Surprising Side Effects of Not Drinking Soda, Say Dietitians
Whether it's a cola with dinner or a lemon-lime soda at the movies, drinking soda is part of everyday life for many Americans. According to Healthy Food America's "Sugary Drinks in America" report, the average American drinks at least one sugary drink per day, with soda being the most popular sweetened beverage in the country.
However, if you're considering ditching those sugary drinks—or have already scaled back—you might just notice more than a few positive changes in your health. Read on to discover exactly what happens to your body when you stop drinking soda, according to dietitians. And if you're eager to slim down, check out these 15 Underrated Weight Loss Tips That Actually Work.
You may lose weight.
Even if you're not necessarily trying to lose weight, cutting soda out of your diet may lead to you shedding a few pounds anyway. A review of research published in the American Journal of Clinical Nutrition found an association between soda consumption and the risk of becoming overweight or obese, indicating that ditching those sugary drinks could help you slim down.
Surprisingly enough, even cutting out diet soda may do the trick.
"Artificial sweeteners have also been linked to weight gain due to the overeating they lead to. Studies have shown that consumers of artificial sweeteners eat more calories in the following meal," says Trista Best, MPH, RD, LD, from Balance One Supplements.
Your gut health may improve.
A healthy gut microbiome can have positive effects on everything from your energy to your weight—and cutting soda from your diet might just be the best way to improve your gut health.
"Sucralose, which is used in diet sodas, can decrease beneficial bacteria like lactobacillus and bifidobacteria. Sugar-sweetened soda can also encourage the growth of certain yeasts and less beneficial opportunistic bacteria in the gut," says Alicia Galvin, RD at Sovereign Laboratories.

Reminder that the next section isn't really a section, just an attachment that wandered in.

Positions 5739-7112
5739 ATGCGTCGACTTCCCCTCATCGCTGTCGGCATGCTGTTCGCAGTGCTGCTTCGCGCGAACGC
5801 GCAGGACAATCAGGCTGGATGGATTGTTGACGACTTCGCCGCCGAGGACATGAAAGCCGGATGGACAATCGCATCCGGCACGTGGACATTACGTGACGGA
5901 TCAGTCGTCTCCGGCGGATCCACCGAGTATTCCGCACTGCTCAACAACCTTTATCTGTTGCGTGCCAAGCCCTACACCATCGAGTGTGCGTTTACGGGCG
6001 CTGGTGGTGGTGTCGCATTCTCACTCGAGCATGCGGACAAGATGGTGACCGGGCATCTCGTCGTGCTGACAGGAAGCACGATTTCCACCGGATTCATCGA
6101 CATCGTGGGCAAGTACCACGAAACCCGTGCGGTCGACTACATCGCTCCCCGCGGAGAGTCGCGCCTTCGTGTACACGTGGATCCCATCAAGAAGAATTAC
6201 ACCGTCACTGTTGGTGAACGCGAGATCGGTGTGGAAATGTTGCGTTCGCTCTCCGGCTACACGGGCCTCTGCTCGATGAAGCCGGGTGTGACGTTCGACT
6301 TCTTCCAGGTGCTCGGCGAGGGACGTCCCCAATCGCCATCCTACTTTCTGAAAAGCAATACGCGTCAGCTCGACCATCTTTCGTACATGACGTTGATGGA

You may experience less bloating.
If you're dealing with bloating or other digestive discomforts, dropping those sodas from your diet could be a game-changer.
"Consuming a lot of carbonation can introduce excess gas into the GI tract and lead to more frequent bloating and belching, but cutting soda can help eliminate those unpleasant side effects," says Galvin.
You may keep your blood sugar more stable.
"When you drink sugar-sweetened beverages, the sugar is very quickly absorbed into the bloodstream and can cause chronic elevations in blood glucose and, consequently, insulin levels," says Galvin. "This chronic elevation of blood sugar and insulin can lead to conditions like diabetes, non-alcoholic fatty liver disease, weight gain around the middle, and elevated cholesterol and triglyceride levels."
Your bones may get stronger.
If you're a regular soda drinker, giving up those fizzy drinks may have some major benefits for your bone health.
"Consumption of cola (but not other carbonated drinks) is associated with lower bone density in women according to an osteoporosis study," says Diana Gariglio-Clelland, RD, a staff dietitian with Next Luxury.
Gariglio-Clelland also cites a 2020 study published in the journal Nutrients that found a strong association between high soft drink consumption and fracture.
You may lower your diabetes risk.
Reducing the number of sugar-sweetened beverages you drink can yield seriously positive results if you're attempting to slash your diabetes risk.
"When you consume sugar-laden beverages such as soda, blood sugar levels rise very quickly since liquids are digested so fast," says Gariglio-Clelland. "When blood sugar levels rise, the pancreas is stimulated to release a large amount of insulin at once to help bring blood sugar levels back down. Over time, this can tire the pancreas and lead to insulin resistance, the leading cause of type 2 diabetes."
You may be less likely to develop heart disease.
Heart disease is the number one cause of death in the United States, but giving up those daily sodas may reduce your chances of developing this deadly condition.
"Soda consumption is associated with an increased risk of cardiovascular disease," says Gariglio-Clelland, citing a 2016 meta-analysis published in the International Journal of Clinical Practice, which found that higher intakes of sugar-sweetened beverages increased a person's risk of heart attack, while consumption of diet soda was significantly linked to increased stroke risk.
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